Banzhang Tea Forest
Banzhang Mountain is located in southwestern Xishuangbanna at 1800 m above sea level. Our high regard for this tea area began when we visited it for the first time in 2005. It takes a few hours to get to the tea forest, up a mountainous dirt road. A small community of of 140 families are native residents of the area. The tea forest is for the most part a natural, wild type tea forest. The tea trees are several hundred years old and an assortment of wild medicinal herbs and plants grow around the base of the tea trees. Because of the high elevation and the age of the plants, the tea from here is considered quite flavorful. It commands amongst the highest price for leaf in Yunnan. Just like any other high demand agricultural item, this has resulted in a number of counter-fits in the market. It is common to find tea cakes, blended with leaf partially sourced from Banzhang and the rest from lower elevation cheaper areas.
Unique Puer Processing Factory
Our friends from this region have a simple, clean tea factory that utilizes the Banzhang mountain grown leaf. The processing is done using old-style techniques of sun-withering, gentle steaming and stone molding of the cakes. We find that these old techniques result a higher quality and cleaner tea cake. Many tea factories in Yunnan utilize overly-mechanized processes in making tea, a departure from old-style artisanship.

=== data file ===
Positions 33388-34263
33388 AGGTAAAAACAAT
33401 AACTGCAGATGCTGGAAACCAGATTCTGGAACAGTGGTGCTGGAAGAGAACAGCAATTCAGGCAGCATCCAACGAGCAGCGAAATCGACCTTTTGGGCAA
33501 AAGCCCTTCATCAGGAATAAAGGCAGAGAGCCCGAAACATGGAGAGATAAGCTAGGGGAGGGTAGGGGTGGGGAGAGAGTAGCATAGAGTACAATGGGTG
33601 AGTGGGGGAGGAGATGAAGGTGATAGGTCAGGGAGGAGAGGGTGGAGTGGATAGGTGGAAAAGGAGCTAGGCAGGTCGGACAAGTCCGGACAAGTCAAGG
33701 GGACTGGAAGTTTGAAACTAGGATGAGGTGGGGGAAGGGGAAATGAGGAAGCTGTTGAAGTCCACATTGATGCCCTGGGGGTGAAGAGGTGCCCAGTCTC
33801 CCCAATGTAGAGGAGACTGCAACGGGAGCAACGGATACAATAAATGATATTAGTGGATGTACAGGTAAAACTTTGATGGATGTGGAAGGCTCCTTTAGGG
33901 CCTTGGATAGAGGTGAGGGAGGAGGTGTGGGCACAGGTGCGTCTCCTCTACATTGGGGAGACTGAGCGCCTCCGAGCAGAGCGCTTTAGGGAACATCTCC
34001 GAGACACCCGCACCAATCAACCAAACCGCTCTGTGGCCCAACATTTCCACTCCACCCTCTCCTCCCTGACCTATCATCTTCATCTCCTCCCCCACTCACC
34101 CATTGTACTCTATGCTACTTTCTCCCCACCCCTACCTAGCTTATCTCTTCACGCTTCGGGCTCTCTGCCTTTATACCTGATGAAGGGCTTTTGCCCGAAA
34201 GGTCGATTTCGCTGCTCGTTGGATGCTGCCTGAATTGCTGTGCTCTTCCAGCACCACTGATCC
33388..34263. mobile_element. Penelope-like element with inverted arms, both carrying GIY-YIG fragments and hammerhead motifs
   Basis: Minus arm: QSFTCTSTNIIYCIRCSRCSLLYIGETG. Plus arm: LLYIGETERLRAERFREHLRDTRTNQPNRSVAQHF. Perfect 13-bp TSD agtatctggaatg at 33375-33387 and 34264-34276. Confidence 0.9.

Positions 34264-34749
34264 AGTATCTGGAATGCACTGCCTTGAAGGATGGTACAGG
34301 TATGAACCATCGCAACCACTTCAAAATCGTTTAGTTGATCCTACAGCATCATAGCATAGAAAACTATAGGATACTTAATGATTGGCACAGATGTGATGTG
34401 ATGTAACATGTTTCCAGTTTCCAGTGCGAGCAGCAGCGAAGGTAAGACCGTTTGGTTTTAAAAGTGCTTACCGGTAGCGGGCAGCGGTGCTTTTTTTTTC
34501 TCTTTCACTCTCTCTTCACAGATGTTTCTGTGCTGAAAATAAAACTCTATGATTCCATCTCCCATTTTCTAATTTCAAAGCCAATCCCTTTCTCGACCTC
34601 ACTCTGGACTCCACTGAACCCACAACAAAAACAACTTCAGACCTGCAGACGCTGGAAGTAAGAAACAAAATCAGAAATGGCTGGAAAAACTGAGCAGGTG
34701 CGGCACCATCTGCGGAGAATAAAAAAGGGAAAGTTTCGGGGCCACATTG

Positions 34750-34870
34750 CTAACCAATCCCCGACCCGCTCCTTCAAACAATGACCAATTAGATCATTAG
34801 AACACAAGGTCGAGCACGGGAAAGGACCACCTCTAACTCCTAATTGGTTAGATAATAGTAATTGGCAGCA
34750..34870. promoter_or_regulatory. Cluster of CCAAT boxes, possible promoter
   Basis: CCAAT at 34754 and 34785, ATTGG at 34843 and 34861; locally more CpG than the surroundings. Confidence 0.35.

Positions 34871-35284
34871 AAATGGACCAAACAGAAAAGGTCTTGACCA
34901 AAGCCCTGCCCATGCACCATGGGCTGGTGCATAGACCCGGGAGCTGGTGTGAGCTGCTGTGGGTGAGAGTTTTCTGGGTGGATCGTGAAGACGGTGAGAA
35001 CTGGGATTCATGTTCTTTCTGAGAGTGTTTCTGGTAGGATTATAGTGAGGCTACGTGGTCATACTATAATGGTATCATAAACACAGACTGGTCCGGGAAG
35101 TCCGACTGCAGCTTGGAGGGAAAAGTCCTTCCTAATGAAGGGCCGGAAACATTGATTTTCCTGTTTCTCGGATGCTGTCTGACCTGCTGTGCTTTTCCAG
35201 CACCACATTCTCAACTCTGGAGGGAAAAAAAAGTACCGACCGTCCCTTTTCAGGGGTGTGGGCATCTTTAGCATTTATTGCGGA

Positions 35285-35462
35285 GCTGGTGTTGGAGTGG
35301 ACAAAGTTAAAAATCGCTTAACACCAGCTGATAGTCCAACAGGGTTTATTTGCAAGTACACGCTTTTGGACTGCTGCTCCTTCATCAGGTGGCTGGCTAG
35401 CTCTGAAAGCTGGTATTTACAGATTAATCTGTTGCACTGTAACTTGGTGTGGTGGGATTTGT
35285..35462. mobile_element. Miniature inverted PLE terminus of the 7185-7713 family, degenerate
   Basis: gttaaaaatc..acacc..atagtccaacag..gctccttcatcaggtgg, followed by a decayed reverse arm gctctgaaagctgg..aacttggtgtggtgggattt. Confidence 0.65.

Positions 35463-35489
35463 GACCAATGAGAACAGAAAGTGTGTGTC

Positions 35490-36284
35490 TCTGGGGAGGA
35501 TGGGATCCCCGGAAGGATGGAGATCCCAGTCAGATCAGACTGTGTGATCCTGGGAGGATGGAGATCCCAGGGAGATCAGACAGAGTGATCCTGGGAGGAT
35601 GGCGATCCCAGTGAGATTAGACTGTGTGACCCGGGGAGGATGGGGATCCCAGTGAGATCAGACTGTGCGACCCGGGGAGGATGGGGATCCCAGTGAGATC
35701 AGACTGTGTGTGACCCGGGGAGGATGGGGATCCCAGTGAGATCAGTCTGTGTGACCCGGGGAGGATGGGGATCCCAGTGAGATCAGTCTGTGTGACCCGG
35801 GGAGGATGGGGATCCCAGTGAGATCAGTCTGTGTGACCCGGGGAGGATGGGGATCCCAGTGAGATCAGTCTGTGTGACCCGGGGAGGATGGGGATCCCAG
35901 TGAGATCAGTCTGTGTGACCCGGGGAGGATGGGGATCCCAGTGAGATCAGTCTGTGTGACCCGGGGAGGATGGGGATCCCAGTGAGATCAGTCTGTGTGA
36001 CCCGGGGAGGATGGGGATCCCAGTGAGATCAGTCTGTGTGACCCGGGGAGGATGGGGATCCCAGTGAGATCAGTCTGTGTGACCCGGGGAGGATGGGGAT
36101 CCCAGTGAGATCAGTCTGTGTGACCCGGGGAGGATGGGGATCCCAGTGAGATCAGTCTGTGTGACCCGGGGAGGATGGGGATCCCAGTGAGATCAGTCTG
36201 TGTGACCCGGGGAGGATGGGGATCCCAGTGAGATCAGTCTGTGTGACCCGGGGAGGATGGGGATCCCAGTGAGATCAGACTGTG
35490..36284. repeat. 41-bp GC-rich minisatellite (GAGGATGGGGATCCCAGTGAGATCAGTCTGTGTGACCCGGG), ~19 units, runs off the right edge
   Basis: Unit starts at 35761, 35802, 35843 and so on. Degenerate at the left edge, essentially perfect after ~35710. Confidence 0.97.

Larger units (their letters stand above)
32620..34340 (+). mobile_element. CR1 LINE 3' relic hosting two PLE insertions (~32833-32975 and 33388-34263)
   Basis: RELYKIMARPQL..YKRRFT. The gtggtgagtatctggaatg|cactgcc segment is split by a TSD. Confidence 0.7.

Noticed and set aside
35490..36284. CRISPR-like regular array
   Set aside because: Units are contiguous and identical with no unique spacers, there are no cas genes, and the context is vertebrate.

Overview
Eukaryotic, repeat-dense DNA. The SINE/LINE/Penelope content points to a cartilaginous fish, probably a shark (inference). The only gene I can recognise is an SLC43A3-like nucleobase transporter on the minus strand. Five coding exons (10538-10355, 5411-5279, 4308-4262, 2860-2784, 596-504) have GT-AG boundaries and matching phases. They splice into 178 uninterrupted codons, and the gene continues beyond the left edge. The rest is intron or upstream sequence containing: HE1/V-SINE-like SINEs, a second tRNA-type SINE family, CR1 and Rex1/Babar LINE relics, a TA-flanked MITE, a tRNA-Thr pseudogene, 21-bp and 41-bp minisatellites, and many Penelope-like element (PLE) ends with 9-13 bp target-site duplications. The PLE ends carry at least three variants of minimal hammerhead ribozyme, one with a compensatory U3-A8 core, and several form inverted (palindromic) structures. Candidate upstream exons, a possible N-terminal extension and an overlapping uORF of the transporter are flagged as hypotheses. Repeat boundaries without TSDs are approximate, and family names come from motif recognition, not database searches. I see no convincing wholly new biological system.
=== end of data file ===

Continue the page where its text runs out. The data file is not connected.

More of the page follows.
We have aged these cakes in our storage since 2005. They seem to get better each year. A portion of our collection is reserved and not available for sale. This enables us to continue to age the tea and gain more maturity. Although the climate in Oregon is very different than Yunnan, we have found creative ways to help the aging process of pu-er. At this time, we are offering a limited number of cakes to our customers.
Local Ethnic Minorities
The Hani people of Lao “old” Banzhang and Xin “new” Banzhang villages are descendants from a branch of the ancient Qiang people, a nomadic tribe from the Qinghai-Tibet plateau. They are famous in Xishuangbanna for their abilities in harvesting and producing tea.
Old Growth Tea Forests:
Old Growth Tea Forests are self-sustaining, biodiverse ecosystems untouched by clear-cutting or mono-agriculture. Centuries-old tea trees grow side by side with other indigenous trees and plants in a dense, subtropical mountain forest environment. There are few such tea forests remaining in the world and most are found in southern Yunnan, primarily in Xishuangbanna and parts of Simao and Lincang prefectures.
Size: 6.5 inch diameter
Weight: 250 grams
Servings per cake: 60 first steeps. 3-4 second steeps
|Quality of Water||Quantity of Leaf|
(tsp / 8oz water)
|180°F (82°C)||Best with Spring water||1||4-5||3-4|
The first step is to separate the leaves from the brick/cake. Use a thin, flat knife to wedge between the leaves and gently pry them from the brick/cake carefully avoiding breakage where possible. If the leaf is compressed loosely, the separation can begin with the knife and be finished by hand.
One method of brewing uses about 1 to 2 grams (1 to 2 teaspoons of pre-separated compressed leaf) per 24 oz of 180 F water and a steeping time of 3 to 5 minutes. This method provides a lighter, sweet brew and about 3 or 4 re-infusions. Porcelain, glass and well-seasoned yixing teapots work best for this infusion style.